Marriages might or might not be made in heaven, but for Indians looking for life partners, even the sky doesn’t seem to be the limit. While the average visitor to Matrimony.com, which re-filed its draft red-herring prospectus (DHRP) for an initial public offering (IPO) on Monday, used to scan through about 200 profiles two years back, he/she is now not content even with 500.
This reflects the more than 100% jump in the number of pages viewed by people visiting the portal. In fact, people seem to be spending more time looking for their prospective life partners, and perhaps more choosy too, as the time that visitors to the portal has doubled from 88 minutes a year ago to 164 minutes now.
This is reflecting in company’s financial performance too. Matrimony.com has made a net profit of nearly Rs 44 crore against a loss of Rs 75 crore for the year ended March 31, 2017, while the company’s revenues soared 15% to Rs 293 crore during the year. In its second attempt at the IPO, the company is raising `130 crore as fresh issue. It wanted to raise Rs 350 crore the last time.
According to a KPMG study mentioned in the company’s draft offer observed that as of 2016, there were approximately 373 million individuals in India within the marriageable age bracket, being 18 to 35 years for females and 21 to 35 years for males, of whom 107 million were unmarried.
In fact, 59% of the unmarried population in India falls within the ages of 18 to 24 years, being the age group in which the majority of the Indian population gets married. In addition, approximately 40% and 60% of the 107 million unmarried individuals are located in urban and rural areas, respectively.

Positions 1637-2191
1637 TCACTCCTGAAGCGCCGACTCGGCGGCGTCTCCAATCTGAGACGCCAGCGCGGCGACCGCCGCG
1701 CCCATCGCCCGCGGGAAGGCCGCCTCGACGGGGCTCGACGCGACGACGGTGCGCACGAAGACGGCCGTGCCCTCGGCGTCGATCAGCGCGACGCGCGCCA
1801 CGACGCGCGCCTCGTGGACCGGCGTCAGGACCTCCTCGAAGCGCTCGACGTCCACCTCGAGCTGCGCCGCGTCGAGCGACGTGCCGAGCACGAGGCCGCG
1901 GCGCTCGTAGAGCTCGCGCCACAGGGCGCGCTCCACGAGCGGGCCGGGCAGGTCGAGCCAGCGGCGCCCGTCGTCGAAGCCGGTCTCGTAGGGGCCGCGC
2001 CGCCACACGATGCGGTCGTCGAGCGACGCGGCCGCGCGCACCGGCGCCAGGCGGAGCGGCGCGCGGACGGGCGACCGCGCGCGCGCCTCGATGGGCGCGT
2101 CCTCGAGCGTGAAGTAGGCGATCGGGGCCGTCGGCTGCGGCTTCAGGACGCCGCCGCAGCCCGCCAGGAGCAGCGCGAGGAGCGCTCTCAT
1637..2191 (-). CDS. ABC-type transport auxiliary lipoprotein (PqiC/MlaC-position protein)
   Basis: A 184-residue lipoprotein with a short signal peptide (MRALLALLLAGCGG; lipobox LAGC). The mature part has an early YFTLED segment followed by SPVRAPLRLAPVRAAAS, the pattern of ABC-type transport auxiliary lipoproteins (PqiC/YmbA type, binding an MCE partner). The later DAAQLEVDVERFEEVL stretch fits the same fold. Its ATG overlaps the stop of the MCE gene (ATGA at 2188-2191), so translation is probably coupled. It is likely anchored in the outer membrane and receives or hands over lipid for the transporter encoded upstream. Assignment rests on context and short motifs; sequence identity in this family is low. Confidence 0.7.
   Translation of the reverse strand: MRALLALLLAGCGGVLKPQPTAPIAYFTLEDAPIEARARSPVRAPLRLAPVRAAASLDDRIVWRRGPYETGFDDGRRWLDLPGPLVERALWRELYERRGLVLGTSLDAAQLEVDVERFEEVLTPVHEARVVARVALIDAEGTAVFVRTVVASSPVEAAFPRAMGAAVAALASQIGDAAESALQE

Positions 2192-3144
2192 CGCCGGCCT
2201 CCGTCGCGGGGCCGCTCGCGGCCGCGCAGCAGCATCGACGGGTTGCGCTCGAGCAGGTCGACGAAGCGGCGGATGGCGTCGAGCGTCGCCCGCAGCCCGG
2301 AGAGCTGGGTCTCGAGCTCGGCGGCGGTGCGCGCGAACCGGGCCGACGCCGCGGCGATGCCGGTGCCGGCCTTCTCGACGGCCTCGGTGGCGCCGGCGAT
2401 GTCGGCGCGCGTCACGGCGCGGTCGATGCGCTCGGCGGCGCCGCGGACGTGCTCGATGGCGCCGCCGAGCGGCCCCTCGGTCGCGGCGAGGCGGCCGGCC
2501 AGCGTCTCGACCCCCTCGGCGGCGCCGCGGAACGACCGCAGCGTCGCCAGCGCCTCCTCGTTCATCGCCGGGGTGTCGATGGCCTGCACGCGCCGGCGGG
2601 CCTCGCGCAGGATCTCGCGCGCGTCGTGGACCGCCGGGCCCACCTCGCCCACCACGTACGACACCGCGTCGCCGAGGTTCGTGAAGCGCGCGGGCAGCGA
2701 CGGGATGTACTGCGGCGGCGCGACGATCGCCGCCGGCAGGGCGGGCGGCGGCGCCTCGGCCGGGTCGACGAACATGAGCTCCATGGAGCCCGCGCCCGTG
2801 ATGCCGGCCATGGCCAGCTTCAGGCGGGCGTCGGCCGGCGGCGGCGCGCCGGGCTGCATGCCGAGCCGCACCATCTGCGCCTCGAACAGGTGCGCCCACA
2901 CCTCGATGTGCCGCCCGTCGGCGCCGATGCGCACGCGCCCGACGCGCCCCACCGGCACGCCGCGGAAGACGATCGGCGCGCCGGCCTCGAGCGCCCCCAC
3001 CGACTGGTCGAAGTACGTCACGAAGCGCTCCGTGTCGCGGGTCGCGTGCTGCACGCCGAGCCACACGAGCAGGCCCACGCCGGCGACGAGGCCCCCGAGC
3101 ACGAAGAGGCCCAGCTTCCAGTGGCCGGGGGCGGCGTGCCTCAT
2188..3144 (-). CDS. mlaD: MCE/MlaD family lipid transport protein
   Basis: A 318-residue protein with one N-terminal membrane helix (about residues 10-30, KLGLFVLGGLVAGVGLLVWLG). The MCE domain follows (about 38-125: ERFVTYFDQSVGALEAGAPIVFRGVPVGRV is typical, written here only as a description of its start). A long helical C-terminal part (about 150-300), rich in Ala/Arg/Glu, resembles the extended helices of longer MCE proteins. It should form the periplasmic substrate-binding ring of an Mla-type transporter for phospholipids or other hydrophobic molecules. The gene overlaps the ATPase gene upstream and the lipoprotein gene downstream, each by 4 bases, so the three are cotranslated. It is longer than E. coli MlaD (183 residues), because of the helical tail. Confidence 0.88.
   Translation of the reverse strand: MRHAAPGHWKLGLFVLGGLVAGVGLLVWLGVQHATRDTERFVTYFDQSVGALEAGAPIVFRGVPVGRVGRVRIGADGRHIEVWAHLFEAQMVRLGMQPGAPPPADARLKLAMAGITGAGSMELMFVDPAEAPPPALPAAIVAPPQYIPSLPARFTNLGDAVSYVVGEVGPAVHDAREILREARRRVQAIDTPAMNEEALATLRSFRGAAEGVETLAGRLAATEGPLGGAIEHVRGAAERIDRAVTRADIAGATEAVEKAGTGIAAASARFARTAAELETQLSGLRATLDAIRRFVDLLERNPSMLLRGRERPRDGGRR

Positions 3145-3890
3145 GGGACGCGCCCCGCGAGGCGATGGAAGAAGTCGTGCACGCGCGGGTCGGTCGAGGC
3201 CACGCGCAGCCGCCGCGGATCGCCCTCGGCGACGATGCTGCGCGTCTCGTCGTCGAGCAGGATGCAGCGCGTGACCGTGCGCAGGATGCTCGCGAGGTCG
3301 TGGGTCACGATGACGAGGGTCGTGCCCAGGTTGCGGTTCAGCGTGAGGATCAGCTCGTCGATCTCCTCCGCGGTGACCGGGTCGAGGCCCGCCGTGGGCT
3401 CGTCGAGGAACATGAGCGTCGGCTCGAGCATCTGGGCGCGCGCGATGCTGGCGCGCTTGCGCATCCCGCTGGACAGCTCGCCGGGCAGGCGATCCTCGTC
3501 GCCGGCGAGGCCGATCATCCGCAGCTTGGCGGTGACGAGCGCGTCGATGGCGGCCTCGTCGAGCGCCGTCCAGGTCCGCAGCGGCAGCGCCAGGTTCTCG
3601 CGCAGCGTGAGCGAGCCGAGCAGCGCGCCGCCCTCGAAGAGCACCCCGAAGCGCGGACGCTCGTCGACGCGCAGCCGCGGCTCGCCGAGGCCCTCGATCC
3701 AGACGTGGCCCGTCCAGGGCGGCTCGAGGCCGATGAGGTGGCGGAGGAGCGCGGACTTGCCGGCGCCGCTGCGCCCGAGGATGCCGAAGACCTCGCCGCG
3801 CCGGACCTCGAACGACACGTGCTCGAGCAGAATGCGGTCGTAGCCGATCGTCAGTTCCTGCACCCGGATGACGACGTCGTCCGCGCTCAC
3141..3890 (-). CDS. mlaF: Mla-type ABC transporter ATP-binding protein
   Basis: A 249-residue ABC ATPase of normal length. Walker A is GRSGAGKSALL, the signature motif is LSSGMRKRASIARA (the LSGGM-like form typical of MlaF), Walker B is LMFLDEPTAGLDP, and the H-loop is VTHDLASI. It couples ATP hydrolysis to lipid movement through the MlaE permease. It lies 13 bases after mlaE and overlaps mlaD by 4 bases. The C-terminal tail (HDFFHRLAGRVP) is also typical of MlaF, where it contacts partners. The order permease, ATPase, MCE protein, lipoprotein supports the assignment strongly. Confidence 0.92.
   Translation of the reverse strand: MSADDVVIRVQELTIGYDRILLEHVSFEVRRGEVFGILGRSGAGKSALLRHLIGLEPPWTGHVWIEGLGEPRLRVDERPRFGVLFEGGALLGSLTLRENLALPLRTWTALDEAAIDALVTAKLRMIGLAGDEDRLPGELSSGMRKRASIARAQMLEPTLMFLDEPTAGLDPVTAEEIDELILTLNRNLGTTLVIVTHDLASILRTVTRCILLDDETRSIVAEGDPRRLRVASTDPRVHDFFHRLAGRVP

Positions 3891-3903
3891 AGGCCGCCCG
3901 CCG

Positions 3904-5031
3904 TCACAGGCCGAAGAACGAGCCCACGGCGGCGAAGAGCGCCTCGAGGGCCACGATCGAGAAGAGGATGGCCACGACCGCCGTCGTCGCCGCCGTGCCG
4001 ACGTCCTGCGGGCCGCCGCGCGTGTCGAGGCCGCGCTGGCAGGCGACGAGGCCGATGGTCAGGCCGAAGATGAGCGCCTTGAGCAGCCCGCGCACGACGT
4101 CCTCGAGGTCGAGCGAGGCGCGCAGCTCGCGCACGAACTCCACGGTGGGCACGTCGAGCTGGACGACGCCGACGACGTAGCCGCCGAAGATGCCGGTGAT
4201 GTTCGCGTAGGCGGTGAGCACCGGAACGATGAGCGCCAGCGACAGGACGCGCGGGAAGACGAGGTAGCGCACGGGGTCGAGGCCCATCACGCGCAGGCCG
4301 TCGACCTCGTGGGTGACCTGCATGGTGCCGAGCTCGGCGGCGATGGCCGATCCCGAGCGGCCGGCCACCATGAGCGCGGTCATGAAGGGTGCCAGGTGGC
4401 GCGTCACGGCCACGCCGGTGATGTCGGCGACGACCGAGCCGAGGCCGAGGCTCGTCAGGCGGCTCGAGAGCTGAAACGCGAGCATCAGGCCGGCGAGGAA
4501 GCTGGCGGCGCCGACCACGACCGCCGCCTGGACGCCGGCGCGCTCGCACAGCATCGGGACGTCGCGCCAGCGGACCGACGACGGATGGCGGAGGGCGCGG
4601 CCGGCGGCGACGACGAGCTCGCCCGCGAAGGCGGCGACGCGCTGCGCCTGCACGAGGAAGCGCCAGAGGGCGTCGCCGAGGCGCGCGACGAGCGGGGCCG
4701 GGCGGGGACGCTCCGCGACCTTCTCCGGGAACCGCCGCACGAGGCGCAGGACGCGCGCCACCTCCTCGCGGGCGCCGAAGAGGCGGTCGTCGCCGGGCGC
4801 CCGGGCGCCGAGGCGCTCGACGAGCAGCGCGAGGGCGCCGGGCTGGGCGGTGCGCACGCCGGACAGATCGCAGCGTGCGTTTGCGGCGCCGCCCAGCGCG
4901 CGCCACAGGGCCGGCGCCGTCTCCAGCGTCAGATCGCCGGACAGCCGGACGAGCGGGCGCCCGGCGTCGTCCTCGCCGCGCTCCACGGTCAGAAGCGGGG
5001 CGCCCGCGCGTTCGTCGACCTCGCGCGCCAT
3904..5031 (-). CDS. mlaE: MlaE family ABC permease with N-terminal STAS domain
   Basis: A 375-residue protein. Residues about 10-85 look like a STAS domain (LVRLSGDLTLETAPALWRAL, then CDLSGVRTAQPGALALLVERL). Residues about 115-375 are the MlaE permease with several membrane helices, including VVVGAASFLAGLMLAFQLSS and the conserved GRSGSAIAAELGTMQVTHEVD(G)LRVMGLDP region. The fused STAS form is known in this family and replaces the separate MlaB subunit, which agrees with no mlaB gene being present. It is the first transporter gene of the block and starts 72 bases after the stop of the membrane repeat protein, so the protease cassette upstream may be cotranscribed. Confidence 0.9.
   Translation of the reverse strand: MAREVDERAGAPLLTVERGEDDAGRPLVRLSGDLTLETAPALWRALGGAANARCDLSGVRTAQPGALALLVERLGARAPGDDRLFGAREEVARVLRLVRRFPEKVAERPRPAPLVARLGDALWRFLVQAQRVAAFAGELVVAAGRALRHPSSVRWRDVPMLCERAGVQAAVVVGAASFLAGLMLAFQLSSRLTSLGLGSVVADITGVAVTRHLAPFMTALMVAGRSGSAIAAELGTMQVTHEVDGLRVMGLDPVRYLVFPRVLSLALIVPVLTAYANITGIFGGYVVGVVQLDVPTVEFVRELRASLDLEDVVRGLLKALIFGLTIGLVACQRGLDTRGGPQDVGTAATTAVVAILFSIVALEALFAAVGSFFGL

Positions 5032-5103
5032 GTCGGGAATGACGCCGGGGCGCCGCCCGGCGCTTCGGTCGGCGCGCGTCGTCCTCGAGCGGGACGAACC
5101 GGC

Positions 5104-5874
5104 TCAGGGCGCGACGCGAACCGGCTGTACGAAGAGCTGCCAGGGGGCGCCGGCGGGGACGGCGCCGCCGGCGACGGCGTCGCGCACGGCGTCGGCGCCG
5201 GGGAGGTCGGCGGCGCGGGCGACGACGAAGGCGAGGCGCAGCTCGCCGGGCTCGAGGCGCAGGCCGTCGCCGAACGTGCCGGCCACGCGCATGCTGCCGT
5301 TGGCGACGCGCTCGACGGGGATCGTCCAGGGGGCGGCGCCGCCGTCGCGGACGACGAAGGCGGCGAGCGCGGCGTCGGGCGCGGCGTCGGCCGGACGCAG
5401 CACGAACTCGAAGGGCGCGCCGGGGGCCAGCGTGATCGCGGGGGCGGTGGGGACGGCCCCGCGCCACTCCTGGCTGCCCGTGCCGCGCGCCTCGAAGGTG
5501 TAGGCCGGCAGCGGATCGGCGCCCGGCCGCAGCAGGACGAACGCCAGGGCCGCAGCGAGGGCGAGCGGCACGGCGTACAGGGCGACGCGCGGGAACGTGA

In what is considered to be one of the largest marriage markets in the world, India is estimated to have about 65% of its population under the age of 35 years. So, assumption is that the young base will get married in the next two decades and result in an average of 11 to 13 million weddings per year until 2021.
The vastness of the marriage market in India can be understood from the fact that there were 11.70 million marriages that took place in India in 2016, which means about 23.40 million individuals got married in India in 2016. Further, it is estimated that in 2016, of the 107 million individuals in India who were unmarried, there were approximately 63 million individuals in India who were actively seeking prospective life partners.
Based on the KPMG Report, the population within the marriageable age bracket in India will grow at an average rate of 0.84% until 2021 and that around 60.5 million weddings will take place in India from 2017 to 2021. Further, the increasing penetration of Internet and mobile telephony is expected to boost this market even more.
In fact, the internet penetration for the age group of 18 to 35 years is twice the internet penetration for India. This increase in internet penetration is expected to translate into an increased base of internet users and mobile internet users for this age group.
Further, it is estimated that these two factors will lead to an increase in the active user base from 6.0 million in 2016 to 8.7 million in 2020 in a base case scenario. The active user base for online matchmaking could also increase to 12.80 million in 2020 if there is a shift from offline to online channels for matchmaking.
The company which is into matchmaking obviously benefits the longer its clientele stays unmarried, but it surely must be hoping that investors commit to the shares instead of being non-committal.